Isaac Newton and Gottfried Leibniz invented calculus in the mid-seventeenth century. Newton gave it the very tedious name "the science of fluents and fluxions" and Leibniz was the one who gave it its modern name- it's not surprising that Newton's name didn't stick. Leibniz borrowed the word from Latin, where it referred to "a pebble used for counting", with a connection of solving mathematical problems. Because many of these pebbles were made out of limestone, we can further trace this back to the Latin word for "limestone", calx (making it related to words as diverse as causeway, recalcitrant, calcium, and chalk). This is from Greek khalix, also meaning "pebble" but nothing to do with counting this time. Origins of this are surprisingly obscure. It might be from a Proto-Indo-European word meaning "to break up", or it might have a non-IE Pre-Greek origin. Hopefully future resources will shed some light on that. As for now, it's all Greek to us.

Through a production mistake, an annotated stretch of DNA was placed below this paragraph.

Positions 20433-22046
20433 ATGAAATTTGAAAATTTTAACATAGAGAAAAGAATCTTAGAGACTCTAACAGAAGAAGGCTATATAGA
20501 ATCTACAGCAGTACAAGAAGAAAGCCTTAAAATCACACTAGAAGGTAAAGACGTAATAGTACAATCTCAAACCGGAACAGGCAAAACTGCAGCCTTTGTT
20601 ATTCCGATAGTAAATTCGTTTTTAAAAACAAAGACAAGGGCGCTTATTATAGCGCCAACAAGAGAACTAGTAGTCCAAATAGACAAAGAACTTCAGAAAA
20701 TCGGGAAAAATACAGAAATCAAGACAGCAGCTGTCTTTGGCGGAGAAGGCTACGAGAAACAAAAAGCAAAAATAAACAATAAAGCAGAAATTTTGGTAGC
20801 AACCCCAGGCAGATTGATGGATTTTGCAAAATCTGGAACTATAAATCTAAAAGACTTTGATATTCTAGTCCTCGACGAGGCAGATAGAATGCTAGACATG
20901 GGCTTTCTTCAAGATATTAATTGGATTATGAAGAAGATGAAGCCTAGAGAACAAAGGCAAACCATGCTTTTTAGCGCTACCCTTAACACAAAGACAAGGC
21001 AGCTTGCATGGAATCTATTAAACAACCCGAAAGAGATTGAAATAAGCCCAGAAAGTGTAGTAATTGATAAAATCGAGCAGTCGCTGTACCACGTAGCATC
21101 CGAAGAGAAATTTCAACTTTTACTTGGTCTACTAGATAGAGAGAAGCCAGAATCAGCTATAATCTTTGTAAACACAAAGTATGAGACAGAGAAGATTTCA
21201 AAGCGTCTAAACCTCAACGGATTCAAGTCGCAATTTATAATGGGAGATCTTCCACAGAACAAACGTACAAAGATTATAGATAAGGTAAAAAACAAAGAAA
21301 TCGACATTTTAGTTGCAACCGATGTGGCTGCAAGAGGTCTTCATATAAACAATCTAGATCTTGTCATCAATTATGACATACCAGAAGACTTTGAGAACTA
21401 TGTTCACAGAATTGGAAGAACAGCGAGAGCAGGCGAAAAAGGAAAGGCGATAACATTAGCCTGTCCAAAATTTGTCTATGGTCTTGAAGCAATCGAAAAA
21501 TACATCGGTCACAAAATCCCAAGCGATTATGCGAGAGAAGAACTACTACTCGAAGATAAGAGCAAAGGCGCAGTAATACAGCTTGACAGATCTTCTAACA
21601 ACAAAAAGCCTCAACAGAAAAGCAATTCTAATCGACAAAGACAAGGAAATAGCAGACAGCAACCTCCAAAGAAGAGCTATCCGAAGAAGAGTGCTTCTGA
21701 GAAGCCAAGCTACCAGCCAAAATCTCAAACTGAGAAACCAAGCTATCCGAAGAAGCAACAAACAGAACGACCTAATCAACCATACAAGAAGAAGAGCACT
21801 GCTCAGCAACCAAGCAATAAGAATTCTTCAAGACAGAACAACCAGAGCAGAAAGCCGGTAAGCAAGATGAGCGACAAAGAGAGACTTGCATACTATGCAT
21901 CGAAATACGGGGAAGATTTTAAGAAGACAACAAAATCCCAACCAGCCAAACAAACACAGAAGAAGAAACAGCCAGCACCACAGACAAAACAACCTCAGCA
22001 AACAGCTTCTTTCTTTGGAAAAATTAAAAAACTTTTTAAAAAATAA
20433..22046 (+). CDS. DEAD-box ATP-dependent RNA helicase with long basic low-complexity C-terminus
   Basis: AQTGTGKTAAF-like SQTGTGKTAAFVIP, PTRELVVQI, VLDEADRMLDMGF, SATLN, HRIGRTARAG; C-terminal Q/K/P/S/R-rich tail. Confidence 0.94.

Hello! I'm Adam Aleksic, a senior studying government and linguistics at Harvard University, where I co-founded the Harvard Undergraduate Linguistics Society. In addition to etymology, I also really enjoy trivia, politics, vexillology, geography, board games, conlanging, art history, and law.